After a slow start to the season, the Angels are calling up their top prospect Jo Adell, hoping he can rejuvenate some life into the team.
The Angels are calling up Jo Adell, source confirms to The Athletic. @JonHeyman was on it.— Fabian Ardaya (@FabianArdaya) August 3, 2020
Adell, 21, was drafted in the first round of the 2017 MLB Draft by the Angels. He’s their No. 1 prospect, and is widely regarded as a Top 10 prospect in baseball. In 2019, Adell spent his season across three different minor-league affiliates. He hit .289/.359/.475/.834 with 10 homers and 35 RBI.
The Angels are off today as they head to Seattle. Adell could make his major-league debut tomorrow night.
Here are the corresponding moves:
Jo Adell is getting called up to the #Angels, a source confirmed. Jared Walsh and Michael Hermosillo were both optioned. Mike Trout returns tomorrow.— Rhett Bollinger (@RhettBollinger) August 3, 2020
Perceived to be one of the toolsiest, and most raw, prospects in the 2017 Draft class, as a high schooler from Kentucky, Adell has blown past any and all expectations in terms of how quickly he’d figure things out at the pro level. A two-time Futures Game player, Adell reached Triple-A in 2019 at age 20 despite missing nearly two months at the start of the season because of hamstring and ankle injuries suffered during Spring Training. He made up for lost time as one of the best prospects in the Arizona Fall League.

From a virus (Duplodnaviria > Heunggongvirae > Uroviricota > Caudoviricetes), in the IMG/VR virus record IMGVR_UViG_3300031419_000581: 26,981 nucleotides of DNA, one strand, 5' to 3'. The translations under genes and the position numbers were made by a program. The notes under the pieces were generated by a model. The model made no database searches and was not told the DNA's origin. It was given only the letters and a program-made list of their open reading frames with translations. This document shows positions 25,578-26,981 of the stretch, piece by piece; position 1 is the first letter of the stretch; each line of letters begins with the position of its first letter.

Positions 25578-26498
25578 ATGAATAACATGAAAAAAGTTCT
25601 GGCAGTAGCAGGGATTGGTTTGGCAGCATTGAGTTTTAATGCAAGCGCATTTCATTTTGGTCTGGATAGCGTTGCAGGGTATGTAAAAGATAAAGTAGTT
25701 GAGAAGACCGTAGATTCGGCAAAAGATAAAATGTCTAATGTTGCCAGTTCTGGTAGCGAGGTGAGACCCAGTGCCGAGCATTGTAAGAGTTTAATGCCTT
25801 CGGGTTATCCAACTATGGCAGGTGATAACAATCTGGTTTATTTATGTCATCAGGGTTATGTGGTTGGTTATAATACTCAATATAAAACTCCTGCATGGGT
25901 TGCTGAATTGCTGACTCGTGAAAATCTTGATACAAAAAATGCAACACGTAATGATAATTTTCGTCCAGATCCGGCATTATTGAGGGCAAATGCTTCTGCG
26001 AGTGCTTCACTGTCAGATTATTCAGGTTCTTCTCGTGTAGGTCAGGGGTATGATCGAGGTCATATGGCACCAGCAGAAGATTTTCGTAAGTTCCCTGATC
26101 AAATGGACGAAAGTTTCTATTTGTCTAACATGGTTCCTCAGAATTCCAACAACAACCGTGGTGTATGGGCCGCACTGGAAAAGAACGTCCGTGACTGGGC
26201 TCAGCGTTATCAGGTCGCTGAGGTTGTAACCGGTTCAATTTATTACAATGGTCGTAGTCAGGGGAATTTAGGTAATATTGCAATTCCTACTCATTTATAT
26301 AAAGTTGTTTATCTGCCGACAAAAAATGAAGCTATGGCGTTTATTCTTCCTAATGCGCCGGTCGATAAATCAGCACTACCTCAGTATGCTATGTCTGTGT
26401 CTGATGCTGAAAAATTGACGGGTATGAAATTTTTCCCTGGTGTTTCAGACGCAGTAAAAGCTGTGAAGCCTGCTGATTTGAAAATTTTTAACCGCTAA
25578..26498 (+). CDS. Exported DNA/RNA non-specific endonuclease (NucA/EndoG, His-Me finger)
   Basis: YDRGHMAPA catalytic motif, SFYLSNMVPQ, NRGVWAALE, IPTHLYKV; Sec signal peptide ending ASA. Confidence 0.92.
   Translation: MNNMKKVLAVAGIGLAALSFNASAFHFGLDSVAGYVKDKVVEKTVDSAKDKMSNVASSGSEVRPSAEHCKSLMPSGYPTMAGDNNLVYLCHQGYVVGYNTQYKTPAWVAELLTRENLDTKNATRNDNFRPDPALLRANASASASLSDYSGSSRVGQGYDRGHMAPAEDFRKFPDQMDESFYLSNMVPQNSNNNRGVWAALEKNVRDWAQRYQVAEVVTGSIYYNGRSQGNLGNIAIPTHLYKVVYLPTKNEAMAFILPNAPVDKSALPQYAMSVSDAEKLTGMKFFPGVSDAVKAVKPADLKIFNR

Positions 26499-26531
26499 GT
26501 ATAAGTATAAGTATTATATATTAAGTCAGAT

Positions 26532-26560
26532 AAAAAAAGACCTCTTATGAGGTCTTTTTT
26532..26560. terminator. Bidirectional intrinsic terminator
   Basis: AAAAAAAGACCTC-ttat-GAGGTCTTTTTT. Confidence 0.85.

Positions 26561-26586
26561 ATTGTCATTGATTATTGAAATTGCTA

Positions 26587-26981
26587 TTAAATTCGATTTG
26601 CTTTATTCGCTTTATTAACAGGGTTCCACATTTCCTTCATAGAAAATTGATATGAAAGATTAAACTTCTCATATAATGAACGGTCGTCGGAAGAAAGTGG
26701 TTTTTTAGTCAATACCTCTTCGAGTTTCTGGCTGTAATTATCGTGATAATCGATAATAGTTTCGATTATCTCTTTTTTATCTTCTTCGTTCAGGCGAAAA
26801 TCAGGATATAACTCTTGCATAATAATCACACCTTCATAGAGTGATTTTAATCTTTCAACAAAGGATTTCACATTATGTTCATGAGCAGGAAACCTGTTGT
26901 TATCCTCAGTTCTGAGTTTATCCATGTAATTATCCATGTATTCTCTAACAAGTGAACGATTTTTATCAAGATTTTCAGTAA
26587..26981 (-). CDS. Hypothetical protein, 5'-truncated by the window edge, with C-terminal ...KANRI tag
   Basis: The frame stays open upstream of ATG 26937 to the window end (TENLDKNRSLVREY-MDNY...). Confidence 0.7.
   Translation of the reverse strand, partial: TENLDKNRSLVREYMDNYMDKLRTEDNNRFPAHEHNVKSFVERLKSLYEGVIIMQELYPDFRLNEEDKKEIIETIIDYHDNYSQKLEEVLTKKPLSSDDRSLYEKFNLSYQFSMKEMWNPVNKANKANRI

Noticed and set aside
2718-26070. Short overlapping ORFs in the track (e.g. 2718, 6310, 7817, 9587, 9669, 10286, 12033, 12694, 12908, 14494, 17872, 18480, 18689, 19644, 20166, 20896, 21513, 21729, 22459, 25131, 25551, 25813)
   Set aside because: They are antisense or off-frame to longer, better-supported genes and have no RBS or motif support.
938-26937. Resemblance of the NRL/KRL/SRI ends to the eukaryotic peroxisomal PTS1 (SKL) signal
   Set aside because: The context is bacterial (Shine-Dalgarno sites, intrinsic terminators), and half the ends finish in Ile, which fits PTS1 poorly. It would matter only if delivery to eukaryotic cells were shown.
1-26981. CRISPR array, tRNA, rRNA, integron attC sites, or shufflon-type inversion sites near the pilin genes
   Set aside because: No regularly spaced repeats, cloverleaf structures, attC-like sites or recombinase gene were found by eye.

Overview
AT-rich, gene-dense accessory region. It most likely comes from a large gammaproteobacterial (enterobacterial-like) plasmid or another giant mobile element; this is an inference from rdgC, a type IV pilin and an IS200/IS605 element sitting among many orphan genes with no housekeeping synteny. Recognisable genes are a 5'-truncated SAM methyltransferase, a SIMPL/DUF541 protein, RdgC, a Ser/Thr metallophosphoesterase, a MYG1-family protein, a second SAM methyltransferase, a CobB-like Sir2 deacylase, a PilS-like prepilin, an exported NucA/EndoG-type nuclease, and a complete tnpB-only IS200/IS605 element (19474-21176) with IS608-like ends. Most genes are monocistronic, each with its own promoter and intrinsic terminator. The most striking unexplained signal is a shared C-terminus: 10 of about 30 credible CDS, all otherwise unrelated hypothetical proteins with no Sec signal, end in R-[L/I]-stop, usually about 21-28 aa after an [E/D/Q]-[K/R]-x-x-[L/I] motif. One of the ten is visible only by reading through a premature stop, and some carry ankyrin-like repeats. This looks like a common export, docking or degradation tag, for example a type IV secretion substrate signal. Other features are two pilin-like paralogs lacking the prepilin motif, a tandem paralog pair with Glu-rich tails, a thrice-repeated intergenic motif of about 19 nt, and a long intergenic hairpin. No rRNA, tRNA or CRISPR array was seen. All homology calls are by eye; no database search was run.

When Adell was entering pro ball, the biggest worry was that he wouldn’t make enough contact to perform at the highest levels. He still swings and misses quite a bit, carrying a 25.3 percent strikeout rate in his pro career into the 2020 season. He could draw more walks, and it was encouraging to see him walk in nearly 10 percent of his AFL plate appearances, but his elite bat speed and ability to read pitches more than offsets that deficiency. He can drive the ball to all fields and his raw power will almost certainly show up more consistently as he matures.
Big and physical, Adell’s plus speed makes him a five-tool threat, though he didn’t run as much in 2019 following his injuries. He can handle playing center field, but might best fit into an outfield corner, especially given Mike Trout’s presence in Los Angeles. His plus arm and his potential to be a run producer profile well in a corner, and he’s not too far from being ready to join Trout in that big league outfield.